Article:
The use of statistical analysis in the sport of the NFL

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As NFL seasons have become more competitive each year, teams are making the most of technology and data to identify the best players, and tactics and analyse and create a pathway to success. Whilst statistics have long been important for NFL Fantasy players, they are now equally as such for the real coaches and players.

With betting underdogs winning games more frequently, the league is becoming more balanced and there are fewer ‘easy games’ every season. Also, with the league seemingly becoming more pass-heavy each year that passes, analytics has become an important part of establishing the air game.

It is not just the teams that are using these methods though, the league itself is constantly evolving through them. Since 2002, the NFL has used data to inform 50 rule changes to reduce the risk of injury. There is perhaps no bigger example of this than the helmet designs. The statistics over the last 3 years discuss about increased adoption of top-performing helmets – scoring a 100% adoption over the last 5 seasons. Concussions have dropped by 25% when compared to the 2015-17 seasons.

When it comes to NFL teams’ use of analytics, one of the biggest metrics they use is Expected Points (EP) and Expected Points Added, also known as EPA. EP measures the expectation of an event to happen under a situation, whereas EPA focuses on the difference between the expectation and the actual points. This makes for better informed play-making decisions by players and coaches. A gain of two yards on 1-and-negative ten is a far different margin than a two-yard advantage on 3-and-1, which is not captured in traditional statistical methods. The translation of raw gains into values is instrumentalized by the Expected Points framework.

It is because of this kind of statistical analysis that we are seeing more and more teams go for it on fourth down as well as going for two-point conversions for the go-ahead rather than a game-tying PAT. John Harbaugh has been one of the biggest advocates of the use of data analytics on the sideline and even has an analyst in his ear during every game. He has however come under some criticism from purists who argue that the risk involved in putting faith in the numbers does not take into account the nuances of each individual game.

Ryan Paganetti, the lead analyst of the Philadelphia Eagles during the Super Bowl winning season, has spoken of his work under former coach Doug Pedersen.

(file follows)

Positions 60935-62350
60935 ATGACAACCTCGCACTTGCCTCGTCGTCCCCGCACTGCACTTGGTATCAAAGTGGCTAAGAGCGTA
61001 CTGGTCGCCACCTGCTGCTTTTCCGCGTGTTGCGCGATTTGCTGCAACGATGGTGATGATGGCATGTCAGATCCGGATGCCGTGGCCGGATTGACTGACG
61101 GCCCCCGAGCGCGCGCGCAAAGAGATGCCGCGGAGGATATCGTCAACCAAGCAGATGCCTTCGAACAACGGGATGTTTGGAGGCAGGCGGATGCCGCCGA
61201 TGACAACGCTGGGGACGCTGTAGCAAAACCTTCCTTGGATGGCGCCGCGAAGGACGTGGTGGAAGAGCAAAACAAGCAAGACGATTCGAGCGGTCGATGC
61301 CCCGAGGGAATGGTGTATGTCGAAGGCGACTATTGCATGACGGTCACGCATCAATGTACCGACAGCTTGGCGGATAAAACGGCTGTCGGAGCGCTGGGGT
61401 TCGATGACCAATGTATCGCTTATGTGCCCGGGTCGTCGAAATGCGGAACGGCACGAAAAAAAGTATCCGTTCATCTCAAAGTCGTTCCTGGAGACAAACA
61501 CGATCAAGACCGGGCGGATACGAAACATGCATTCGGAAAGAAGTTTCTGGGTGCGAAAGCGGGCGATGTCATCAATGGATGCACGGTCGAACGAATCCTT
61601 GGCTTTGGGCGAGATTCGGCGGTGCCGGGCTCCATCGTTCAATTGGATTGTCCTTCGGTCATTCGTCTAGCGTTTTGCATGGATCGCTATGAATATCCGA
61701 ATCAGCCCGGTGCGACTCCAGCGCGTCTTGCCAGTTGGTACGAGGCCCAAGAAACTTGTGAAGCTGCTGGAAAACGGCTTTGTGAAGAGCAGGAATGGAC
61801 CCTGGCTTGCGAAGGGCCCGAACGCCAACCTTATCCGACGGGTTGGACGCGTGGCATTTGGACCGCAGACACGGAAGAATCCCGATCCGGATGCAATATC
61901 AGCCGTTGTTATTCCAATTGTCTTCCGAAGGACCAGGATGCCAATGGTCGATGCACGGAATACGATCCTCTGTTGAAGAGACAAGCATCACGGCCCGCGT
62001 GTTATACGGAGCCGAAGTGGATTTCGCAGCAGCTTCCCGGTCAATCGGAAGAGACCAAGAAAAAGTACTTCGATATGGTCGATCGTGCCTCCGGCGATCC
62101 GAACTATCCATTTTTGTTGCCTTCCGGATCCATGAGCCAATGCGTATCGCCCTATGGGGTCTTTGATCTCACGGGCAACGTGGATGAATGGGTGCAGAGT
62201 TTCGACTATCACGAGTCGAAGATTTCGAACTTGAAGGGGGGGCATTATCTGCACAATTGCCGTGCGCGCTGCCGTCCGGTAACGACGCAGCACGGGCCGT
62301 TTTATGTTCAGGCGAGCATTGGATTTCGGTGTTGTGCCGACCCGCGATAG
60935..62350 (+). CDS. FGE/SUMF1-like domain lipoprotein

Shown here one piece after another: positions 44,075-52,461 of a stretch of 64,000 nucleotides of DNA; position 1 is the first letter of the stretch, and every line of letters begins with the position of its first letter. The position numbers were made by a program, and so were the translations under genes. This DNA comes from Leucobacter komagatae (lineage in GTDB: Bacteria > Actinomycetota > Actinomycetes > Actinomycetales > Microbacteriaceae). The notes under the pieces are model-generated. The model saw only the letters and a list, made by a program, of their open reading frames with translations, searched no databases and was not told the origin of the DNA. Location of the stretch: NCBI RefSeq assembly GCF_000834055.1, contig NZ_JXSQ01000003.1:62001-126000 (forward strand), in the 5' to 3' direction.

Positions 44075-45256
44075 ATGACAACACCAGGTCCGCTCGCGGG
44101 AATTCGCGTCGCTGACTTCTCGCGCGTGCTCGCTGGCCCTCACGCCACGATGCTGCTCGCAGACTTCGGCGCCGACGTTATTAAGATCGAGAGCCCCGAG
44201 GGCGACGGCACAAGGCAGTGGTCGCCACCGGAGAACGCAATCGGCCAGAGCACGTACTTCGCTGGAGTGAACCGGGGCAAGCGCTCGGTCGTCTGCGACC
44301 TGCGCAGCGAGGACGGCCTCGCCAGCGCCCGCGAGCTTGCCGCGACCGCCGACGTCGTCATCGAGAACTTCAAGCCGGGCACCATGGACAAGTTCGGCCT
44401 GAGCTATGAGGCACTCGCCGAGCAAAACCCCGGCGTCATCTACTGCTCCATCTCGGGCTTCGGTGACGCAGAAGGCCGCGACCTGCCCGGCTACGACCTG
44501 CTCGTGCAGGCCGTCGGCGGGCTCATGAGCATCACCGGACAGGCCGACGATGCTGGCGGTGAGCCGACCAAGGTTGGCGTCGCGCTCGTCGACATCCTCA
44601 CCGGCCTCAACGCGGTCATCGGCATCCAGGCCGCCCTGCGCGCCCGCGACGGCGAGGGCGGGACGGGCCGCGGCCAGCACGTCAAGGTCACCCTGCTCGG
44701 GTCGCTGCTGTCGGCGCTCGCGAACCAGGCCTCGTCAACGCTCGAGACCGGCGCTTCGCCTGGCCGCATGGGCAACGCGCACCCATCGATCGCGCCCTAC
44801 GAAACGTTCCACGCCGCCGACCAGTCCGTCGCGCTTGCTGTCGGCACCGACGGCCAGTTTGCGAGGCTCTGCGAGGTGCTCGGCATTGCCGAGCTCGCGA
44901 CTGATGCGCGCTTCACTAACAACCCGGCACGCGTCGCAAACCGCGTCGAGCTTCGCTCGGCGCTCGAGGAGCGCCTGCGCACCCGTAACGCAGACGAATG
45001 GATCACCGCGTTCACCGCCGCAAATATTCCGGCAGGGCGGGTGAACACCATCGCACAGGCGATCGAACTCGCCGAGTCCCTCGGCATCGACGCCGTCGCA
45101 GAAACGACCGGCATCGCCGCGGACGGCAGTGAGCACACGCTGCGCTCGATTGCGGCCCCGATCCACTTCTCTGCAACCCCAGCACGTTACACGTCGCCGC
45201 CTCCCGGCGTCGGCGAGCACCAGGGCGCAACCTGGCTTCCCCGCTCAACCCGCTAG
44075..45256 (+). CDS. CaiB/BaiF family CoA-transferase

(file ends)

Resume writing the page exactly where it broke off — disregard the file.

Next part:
“I think that was a good example of Doug’s receptiveness. Ultimately, it was going to be his decision … but he wanted to know the information and be able to digest the information and make the best decision for the football team,” Paganetti said.

Paganetti would gather dater based on the opponent on any given week and found trends or weaknesses that they could exploit.

“It really was on a week-to-week basis with some of the game-planning stuff. It really could be anything that comes up that could be pertinent to that particular week and that is something that I really enjoyed,” Paganetti said.

Paganetti conducted league-wide studies prior to the season and one of his main focuses was on QB sneaks. He looked at the successes of these plays and their limits and found that in short-yardage situations it was not exploited enough by teams around the NFL. So of course, he knew that the Eagles would be the face of the QB sneak in 2017.

Paganetti then presented his findings to the Eagles and included the best alignment for the team, optimal footwork and the best situations to incorporate the call of a QB sneak play. That season, Carson Wentz made 13 out of 13 QB sneaks and Paganetti says that it was this that would entice the coaching and playing staff to buy into the statistical-based play calls.

Teams are even using analytics in training and coaching now. The Seattle Seahawks rely on Amazon SageMaker, a fully managed machine learning service, to better help them with coaching a player’s specific skillset and needs. They use SageMaker to find patterns in player data before addressing them with tailored coaching. This kind of targeted advice helps players improve on the field.

In fact, after a disappointing year last season, Pete Carroll added reinforcements to his analytics team, hiring Peter Engler and Becca Erenbaum. They went from 7-10 and bottom of the NFC West last year to 9-8 and a wildcard place in 2022/23.

Analytics is certainly here to stay in the NFL. Their impact can be seen all over the field and even on the training ground and it has become an integral position on the coaching staff. There is no doubting the impact this added layer of research has added on the game and we can safely say it is better off for it.